What was slightly terrible was discovering that they did not use the paint I requested! I requested ECOS paint and ECOS Air Purifying Primer. They used Benjamin Moore Eco Spec paint and primer. Or at least, Eco Spec paint. I don’t see the primer can. The blog I’ve been consulting gives another Benjamin Moore paint, Natura, high marks, but observes that it does contain mildewcide, which is not ideal. I called Benjamin Moore to see if the Eco Spec contains mildewcide and learned that the primer does not, which is good, though I’m not even sure if that’s the primer that was used here today. The guy said the paint probably didn’t, either, because usually interior paint doesn’t, but it turned out that it does. The most commonly used mildewcide is not good for living bodies.

The living room was sealed off from the work area with plastic, but every last thing in the kitchen got coated with a very fine dust. Good thing I had thought to put plastic over the Squeezebox Boom and my other boombox. Everything else could be dusted, vacuumed, wiped or mopped off, which took an hour or so.


I found a review online where someone said the Benjamin Moore Eco Spec eggshell paint gave off horrible fumes that were still plaguing him three months later, so now of course my head is aching and I feel dizzy, but I’m reminding myself that there may be millions of other people who love this paint. Even my blogger recommends it, if you don’t mind mildewcide.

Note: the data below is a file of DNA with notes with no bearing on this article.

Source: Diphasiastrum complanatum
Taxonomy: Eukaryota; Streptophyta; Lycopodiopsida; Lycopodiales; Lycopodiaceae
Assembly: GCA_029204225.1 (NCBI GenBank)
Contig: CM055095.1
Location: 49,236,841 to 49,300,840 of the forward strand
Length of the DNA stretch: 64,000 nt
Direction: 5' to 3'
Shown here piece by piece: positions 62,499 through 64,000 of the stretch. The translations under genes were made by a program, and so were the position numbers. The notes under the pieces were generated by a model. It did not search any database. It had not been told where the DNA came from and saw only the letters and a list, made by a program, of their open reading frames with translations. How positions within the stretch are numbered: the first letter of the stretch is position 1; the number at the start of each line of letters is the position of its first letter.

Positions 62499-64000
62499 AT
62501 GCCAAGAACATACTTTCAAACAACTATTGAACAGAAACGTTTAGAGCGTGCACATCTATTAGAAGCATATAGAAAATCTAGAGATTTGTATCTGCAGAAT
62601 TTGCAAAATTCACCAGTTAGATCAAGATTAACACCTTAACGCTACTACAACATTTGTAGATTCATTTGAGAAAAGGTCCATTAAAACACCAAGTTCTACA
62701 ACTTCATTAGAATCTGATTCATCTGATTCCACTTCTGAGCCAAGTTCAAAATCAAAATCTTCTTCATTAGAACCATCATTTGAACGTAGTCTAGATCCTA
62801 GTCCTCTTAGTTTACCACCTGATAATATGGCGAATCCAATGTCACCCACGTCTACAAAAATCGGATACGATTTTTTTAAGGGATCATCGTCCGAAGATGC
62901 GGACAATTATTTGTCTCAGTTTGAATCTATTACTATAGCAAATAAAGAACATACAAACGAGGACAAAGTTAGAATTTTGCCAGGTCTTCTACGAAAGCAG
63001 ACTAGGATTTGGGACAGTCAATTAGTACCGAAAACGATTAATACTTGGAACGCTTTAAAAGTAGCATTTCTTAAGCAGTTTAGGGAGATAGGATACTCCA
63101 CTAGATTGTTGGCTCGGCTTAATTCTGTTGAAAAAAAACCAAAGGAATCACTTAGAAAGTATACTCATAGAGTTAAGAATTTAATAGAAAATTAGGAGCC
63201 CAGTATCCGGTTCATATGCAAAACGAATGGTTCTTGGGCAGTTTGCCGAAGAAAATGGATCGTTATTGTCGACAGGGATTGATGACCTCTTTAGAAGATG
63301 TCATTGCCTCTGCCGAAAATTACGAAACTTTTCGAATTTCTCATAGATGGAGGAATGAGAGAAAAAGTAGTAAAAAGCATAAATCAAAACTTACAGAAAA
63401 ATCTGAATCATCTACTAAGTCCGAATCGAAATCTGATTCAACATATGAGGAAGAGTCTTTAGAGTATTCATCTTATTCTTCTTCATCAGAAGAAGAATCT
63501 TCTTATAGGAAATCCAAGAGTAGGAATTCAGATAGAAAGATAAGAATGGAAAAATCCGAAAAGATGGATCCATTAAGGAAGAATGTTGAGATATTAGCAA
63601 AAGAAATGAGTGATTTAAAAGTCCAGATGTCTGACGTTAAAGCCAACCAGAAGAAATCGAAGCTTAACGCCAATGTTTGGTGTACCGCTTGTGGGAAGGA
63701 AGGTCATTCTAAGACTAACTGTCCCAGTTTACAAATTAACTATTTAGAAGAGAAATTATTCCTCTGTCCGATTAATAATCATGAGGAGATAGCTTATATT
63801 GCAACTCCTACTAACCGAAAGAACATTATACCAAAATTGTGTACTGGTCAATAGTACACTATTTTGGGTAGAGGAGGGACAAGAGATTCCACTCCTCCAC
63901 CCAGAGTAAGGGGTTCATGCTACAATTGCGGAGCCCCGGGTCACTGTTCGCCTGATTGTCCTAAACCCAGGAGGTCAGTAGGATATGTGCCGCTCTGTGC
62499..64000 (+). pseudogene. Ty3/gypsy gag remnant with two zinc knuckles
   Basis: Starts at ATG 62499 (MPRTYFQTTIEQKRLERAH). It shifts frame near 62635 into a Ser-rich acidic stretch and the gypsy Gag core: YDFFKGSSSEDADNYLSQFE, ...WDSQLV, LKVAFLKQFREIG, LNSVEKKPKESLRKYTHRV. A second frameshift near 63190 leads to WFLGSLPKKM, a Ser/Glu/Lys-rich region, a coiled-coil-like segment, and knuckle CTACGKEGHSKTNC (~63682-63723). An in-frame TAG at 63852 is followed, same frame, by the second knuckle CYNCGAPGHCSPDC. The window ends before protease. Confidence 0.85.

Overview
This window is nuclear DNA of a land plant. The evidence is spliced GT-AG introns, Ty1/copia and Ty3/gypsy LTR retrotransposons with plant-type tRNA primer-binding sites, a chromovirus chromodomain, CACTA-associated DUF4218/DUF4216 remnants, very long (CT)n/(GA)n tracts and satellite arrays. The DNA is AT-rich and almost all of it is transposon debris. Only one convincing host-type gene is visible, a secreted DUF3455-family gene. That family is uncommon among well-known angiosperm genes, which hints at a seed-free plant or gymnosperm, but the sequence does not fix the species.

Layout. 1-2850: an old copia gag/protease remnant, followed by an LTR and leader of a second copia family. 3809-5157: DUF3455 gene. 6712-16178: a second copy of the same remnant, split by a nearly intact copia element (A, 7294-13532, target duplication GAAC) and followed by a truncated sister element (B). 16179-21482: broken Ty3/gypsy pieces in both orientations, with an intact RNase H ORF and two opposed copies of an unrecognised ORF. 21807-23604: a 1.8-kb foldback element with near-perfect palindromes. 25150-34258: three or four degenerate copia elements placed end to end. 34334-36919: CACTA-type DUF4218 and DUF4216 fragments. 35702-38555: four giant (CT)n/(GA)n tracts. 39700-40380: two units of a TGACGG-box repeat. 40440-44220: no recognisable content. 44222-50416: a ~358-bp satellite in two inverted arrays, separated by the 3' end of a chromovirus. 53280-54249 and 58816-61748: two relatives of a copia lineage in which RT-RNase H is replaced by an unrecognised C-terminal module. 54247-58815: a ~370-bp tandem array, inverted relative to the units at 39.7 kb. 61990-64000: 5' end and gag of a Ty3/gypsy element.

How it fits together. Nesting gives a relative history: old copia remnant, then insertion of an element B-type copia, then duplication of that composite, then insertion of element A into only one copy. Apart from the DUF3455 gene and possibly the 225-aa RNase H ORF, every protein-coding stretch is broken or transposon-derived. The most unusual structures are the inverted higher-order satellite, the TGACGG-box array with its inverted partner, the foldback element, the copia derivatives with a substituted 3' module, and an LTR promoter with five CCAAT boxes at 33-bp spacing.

This was a good phase one. I am going to ask the owner of the painting company to get the exact stuff I want for the rest of the apartment, and on painting day, I will examine the cans to make sure it’s the right stuff.

Hammett


(Click photo to enlarge. If problems, please try clicking the photo again.)

Proning

Yesterday, I made a trek to the Castro to visit the bank, drop the too-large Birkenstocks off for shipping, and go to Walgreens and Cliff’s. The woman who owns my apartment building was lately extolling the effectiveness of Mucinex tablets for relieving chest congestion. I’ve been compiling a little list of things to do in case of mild to medium chest congestion, or severe chest congestion in the event that medical care is not available. My list includes breathing in eucalyptus steam, or just plain steam; drinking plenty of fluids, including hot tea; pursed lip breathing; and “proning.” (I often have seen the palliative care interdisciplinary team at County Hospital do the latter, or semi-proning, to assist a dying person who has a lot of fluids gurgling in his or her throat.)